A native of Melbourne, Tommy Terrell grew up playing basketball throughout most of his life and had only a brief encounter with rock climbing at local gym, On the Edge. The summer after high school graduation Tommy took a tour of UCF where he was first introduced to The Tower (UCF's rock climbing facility). While he claims this love-at-first-sight did not influence his schooling decision, he did anxiously await for The Tower to re-open after it was damaged from a hurricane. After learning about Aiguille at The Tower, he and childhood friend Charlie Garcia visited the gym for their first time and got a membership soon after. He quickly learned to lead climb and experienced just how intense it could be. "Lead makes me very sketch. When I first started leading I was still very cautious. One day a friend was belaying me and when I got to the top the slack was about at my waist, so I was literally expecting to take a little whip." Unknowing to Tommy, his belayer had taken a greater amount of slack out then he thought. "I'm expecting to just sit back...and I went about 5 feet from the ground. It didn't matter how close to the ground I got, I was expecting something short. Falling is still difficult for me so I try to come in and take a whip about once a week".
He spent a while indoor climbing and perfecting his new passion before stepping into the great outdoors. "I just like being outdoors. Charlie doesn't like camping. He hates camping. If he could go on a climbing trip and stay in a hotel, he would. To me climbing trips are an escape, like very basic. You don't do anything but get up and climb some rocks." Over the past 7 years Tommy has created a list of impressive outdoor experiences. From rock climbing Mecca's such as Hueco Tanks, Yosemite and Rocky Mountain National Park to southeast classics HP40, LRC and Rocktown, just to name a few. However climbing without a home gym is something he couldn't imagine. "I think it's climbing with the group of people that I climb with. If Aiguille was the same but without those people, it would be no where near the same. It's walking in and seeing all the familiar faces. Its all about the people."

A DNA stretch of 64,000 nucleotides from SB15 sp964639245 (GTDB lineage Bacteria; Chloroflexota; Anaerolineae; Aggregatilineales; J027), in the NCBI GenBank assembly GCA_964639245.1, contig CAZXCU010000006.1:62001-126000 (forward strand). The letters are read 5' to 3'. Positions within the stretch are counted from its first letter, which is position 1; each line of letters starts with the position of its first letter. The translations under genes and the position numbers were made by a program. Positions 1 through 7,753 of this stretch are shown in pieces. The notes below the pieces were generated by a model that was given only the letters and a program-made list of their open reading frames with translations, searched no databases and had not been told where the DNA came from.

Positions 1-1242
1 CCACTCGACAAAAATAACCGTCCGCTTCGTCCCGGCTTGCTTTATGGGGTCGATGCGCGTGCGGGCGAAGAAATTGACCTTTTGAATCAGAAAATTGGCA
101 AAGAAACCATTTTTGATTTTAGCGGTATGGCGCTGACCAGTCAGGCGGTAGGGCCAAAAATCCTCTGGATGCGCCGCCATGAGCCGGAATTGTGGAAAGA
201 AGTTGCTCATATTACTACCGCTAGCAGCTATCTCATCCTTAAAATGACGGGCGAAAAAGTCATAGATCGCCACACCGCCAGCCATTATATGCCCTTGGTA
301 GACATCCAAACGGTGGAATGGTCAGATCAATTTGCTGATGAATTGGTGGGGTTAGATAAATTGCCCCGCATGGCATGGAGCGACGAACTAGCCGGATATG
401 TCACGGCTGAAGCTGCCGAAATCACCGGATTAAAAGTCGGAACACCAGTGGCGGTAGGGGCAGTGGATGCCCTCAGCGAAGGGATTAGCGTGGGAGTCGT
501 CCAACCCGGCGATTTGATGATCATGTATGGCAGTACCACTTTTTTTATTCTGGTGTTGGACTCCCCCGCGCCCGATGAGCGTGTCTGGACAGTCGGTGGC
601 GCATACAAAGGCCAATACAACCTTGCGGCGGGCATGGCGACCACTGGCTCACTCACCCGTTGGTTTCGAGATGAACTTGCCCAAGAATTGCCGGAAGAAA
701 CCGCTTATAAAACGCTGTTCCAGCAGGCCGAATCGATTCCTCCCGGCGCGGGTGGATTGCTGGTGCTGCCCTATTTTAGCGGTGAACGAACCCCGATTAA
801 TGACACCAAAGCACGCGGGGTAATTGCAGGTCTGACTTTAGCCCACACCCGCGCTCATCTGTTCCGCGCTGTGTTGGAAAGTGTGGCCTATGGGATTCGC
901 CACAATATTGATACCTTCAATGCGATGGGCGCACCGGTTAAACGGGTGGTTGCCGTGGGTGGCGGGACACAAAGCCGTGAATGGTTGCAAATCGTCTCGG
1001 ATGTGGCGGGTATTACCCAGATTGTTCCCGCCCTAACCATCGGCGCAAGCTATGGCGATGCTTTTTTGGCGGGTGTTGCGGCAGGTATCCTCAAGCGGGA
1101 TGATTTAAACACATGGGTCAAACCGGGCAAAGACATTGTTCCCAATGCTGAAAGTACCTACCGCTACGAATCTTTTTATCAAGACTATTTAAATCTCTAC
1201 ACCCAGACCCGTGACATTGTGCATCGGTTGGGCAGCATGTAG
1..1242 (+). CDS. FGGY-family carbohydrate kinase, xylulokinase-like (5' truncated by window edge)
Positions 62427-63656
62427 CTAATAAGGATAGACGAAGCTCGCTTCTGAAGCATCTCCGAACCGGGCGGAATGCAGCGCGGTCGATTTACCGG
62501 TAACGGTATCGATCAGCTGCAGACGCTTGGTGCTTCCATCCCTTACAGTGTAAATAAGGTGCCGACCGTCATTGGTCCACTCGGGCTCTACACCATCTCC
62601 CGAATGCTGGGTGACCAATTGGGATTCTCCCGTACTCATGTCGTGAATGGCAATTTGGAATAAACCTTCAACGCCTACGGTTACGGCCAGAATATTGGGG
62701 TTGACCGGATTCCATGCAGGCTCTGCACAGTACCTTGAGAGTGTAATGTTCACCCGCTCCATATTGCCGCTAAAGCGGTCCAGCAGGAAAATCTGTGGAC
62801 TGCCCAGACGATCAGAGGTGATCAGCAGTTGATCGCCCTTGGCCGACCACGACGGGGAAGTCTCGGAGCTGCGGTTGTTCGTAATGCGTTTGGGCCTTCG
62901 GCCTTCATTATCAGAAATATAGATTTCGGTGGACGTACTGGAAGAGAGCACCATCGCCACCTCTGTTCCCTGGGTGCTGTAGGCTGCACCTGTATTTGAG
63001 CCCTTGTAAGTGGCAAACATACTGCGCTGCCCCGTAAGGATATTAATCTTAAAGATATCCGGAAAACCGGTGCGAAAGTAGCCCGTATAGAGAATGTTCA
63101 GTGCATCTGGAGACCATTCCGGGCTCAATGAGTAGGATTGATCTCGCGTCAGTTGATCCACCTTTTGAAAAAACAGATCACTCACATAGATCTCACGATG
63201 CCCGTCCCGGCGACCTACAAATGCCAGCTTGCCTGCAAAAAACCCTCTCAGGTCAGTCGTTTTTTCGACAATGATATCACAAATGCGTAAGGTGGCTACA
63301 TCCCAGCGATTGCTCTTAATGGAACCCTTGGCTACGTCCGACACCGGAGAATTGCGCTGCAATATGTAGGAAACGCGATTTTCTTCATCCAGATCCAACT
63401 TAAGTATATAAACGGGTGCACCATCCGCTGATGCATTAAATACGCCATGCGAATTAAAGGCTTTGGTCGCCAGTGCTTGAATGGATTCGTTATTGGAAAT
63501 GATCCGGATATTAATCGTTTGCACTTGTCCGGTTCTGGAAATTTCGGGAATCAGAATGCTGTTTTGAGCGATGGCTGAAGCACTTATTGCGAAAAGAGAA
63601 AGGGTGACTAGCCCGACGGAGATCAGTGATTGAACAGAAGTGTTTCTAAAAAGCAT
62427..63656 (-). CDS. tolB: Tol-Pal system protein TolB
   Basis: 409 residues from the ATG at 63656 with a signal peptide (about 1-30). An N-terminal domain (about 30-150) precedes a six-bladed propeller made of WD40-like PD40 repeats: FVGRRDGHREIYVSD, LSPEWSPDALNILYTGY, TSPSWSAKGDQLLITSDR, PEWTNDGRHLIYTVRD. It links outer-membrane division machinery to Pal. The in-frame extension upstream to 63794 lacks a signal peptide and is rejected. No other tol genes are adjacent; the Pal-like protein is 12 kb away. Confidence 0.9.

Tommy follows a somewhat unconventional training regimen,trying to maintain a high level of cardiovascular shape, through mountain biking, running and of course rock climbing into his fitness plan and once in a while will spice things up with free weights, gymnastic rings and other strength building activities. For most climbing is not just physical, there is a level of mental strength one must reach in order to begin and complete a route. Tommy is no different. "I have to mentally get amped for hard boulder problems because my skin is always trashed and most hard climbs are very painful for me. As far as pre-climb rituals are concerned (for projects I really care about) I need to feel completely focused on the climb before I get on the start. That could mean I'll pull up my shorts, clear my nose, fix any itch on my face, etc. Usually during this process I am standing by the start holds for many seconds. Sometimes though, if I've been working something an kept falling, mentally the switch will flip when I'm just starring at it and then I know I will send my next attempt, but I have to get on it right away (no talk no pause) before I loose the focus. Basically, I could summarize my climbing with the words intense focus." Though his approach may seem seem intense to some, Tommy insists it's just a part of his competitive nature. During the climbing itself he becomes completely focused, it's just him and the problem. Once back on the ground he quickly transitions back into one of the friendliest climbers you'll ever come into contact with. "I think most times when I'm not actually climbing I have a smile on my face and I am screwing around."
Tommy's favorite aspect of climbing is pushing the limits and seeing how far he can take it. "That feeling when you're right at your limit and you have to try really, really hard and everything has to connect. Mentally you have to be there, physically you have to be really precise, I think that's what I look for (in climbing)."